Is your business more likely than its peers to be flexible and successfully responsive to changing business conditions? This detailed article is based on a late 2016 survey of 1,100 executives and other employees at companies with more than 1,000 employees, representing ten industries in more than 40 countries. In it, BCG offers in-depth discussion, analysis, supporting evidence, links to related articles, and recommendations regarding six factors of organizational design most likely to influence a company’s performance, growth and profits.

“A company that incorporates all six will benefit from a multiplier effect: its chance of becoming a top performer increases to more than 50%”.

Read more

How Organization Redesign Could Help You Survive The Age of Disruption

In these times of disruption, fast and furious is generally the rule. To not only keep up, but to stay ahead, Steve Olenski explains that organizations need to “maintain a strong yet adaptive organizational design.” But how? In this article, you will learn four effective steps to clarify what to keep and where to improve, and lay strengthening groundwork to continually adapt and remain competitive. Read more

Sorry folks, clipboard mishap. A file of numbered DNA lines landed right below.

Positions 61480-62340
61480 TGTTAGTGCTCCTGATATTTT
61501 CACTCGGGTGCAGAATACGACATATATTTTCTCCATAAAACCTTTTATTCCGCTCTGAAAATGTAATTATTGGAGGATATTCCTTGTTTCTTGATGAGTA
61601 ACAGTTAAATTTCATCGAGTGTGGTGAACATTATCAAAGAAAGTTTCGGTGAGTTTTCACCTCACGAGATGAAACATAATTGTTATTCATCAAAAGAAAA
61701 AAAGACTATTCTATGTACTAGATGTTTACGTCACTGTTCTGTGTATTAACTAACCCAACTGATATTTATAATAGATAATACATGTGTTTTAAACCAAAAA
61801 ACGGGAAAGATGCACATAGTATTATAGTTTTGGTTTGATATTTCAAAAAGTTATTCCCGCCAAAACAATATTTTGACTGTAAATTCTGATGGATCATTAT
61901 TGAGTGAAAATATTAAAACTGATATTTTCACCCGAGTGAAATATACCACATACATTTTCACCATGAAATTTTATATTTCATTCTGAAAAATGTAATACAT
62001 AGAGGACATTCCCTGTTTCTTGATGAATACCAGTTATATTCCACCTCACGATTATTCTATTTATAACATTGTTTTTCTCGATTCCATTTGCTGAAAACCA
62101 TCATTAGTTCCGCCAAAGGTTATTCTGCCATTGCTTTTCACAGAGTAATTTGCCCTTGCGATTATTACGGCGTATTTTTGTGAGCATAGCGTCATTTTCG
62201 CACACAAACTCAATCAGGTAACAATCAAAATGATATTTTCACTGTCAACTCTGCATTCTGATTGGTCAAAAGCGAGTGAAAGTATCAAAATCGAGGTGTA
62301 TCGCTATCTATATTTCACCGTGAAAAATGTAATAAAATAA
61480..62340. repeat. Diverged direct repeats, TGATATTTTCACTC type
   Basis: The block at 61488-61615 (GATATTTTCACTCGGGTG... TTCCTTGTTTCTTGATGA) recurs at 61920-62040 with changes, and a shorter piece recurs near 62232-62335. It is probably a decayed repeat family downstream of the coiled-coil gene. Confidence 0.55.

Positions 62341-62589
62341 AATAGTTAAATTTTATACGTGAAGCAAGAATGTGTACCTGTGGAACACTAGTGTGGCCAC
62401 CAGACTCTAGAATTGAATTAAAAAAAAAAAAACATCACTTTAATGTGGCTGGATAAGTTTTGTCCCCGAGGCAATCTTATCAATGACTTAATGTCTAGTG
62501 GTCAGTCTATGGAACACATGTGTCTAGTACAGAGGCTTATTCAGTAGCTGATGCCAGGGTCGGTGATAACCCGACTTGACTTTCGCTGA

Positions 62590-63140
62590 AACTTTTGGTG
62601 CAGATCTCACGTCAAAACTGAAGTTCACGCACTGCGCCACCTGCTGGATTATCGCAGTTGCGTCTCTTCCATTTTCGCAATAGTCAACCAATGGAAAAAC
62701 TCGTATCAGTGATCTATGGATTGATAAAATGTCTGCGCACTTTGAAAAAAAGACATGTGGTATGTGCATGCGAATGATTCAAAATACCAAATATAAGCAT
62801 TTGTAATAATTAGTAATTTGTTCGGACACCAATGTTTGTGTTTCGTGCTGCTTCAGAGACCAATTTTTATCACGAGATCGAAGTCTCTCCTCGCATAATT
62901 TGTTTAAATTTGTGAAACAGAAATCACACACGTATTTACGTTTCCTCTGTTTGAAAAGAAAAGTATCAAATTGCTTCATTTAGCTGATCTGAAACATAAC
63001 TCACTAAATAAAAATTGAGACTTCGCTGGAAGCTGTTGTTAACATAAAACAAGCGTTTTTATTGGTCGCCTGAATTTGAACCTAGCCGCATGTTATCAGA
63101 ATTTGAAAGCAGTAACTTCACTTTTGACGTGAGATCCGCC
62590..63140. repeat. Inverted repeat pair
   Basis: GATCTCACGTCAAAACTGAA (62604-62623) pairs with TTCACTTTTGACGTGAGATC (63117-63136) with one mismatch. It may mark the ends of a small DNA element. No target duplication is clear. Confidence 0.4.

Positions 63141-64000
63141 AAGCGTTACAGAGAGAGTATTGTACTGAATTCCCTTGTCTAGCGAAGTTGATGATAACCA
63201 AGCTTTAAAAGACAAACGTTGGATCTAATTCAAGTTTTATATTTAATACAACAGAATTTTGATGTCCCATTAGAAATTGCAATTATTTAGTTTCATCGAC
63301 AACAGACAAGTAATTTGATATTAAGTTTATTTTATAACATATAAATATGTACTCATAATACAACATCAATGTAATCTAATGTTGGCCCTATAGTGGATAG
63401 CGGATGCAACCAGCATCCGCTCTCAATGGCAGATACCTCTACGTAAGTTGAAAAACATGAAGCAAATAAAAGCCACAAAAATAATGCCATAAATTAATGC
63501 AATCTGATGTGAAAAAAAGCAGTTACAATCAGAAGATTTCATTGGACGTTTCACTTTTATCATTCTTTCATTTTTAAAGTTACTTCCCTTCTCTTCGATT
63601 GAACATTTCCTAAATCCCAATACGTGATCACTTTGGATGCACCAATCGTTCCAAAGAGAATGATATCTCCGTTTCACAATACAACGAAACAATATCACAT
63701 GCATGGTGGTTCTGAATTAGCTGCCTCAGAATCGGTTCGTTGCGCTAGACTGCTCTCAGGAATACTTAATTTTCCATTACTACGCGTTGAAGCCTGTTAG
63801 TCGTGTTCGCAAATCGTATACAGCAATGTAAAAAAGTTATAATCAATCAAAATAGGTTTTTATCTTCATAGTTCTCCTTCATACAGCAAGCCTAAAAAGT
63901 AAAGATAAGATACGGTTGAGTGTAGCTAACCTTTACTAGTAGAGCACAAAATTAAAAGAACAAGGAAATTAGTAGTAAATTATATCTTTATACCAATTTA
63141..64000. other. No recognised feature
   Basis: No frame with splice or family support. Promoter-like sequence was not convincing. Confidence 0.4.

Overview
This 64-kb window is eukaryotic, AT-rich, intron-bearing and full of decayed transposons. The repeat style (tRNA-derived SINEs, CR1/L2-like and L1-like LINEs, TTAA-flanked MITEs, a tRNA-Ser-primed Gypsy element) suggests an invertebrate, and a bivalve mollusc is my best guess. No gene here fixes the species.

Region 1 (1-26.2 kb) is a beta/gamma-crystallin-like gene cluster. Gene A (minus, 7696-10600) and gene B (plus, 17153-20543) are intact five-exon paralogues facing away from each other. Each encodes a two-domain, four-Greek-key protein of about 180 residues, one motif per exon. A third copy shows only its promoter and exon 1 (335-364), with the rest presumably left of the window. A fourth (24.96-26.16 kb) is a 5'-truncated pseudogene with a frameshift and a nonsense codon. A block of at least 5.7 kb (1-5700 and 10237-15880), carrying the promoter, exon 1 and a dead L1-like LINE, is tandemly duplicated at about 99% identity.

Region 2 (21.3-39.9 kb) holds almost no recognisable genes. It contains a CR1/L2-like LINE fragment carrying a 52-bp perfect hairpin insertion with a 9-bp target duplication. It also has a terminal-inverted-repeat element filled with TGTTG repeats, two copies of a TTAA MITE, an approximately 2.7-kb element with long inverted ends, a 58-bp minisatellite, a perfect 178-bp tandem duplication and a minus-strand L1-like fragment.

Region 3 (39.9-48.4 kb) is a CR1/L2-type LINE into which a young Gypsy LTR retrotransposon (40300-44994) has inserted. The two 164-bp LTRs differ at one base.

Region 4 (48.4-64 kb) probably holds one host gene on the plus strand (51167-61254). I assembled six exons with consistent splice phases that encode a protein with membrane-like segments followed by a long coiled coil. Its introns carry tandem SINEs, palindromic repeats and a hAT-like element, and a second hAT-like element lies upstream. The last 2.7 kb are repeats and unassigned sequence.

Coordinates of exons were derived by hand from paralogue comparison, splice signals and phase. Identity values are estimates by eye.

10 Guiding Principles Of Organization Design

Top CEOs recognize the need for organization change, but they also understand that “shifting the lines and boxes in an org chart” won’t cut it in this business environment.

“A company must make its changes as effectively and painlessly as possible, in a way that aligns with its strategy, invigorates employees, builds distinctive capabilities, and makes it easier to attract customers.”

With an average tenure of only five years, global company CEOs generally have one shot to get it right. However, companies across all industries and geographies can benefit from the fundamental principles offered. Gary L. Neilson, Jamie Estupiñán, and Bhushan Sethi have compiled this article that is well worth the longer read as it provides the sustainable “how to” for leaders whose strategies require a different kind of organization than the one they have today. Read more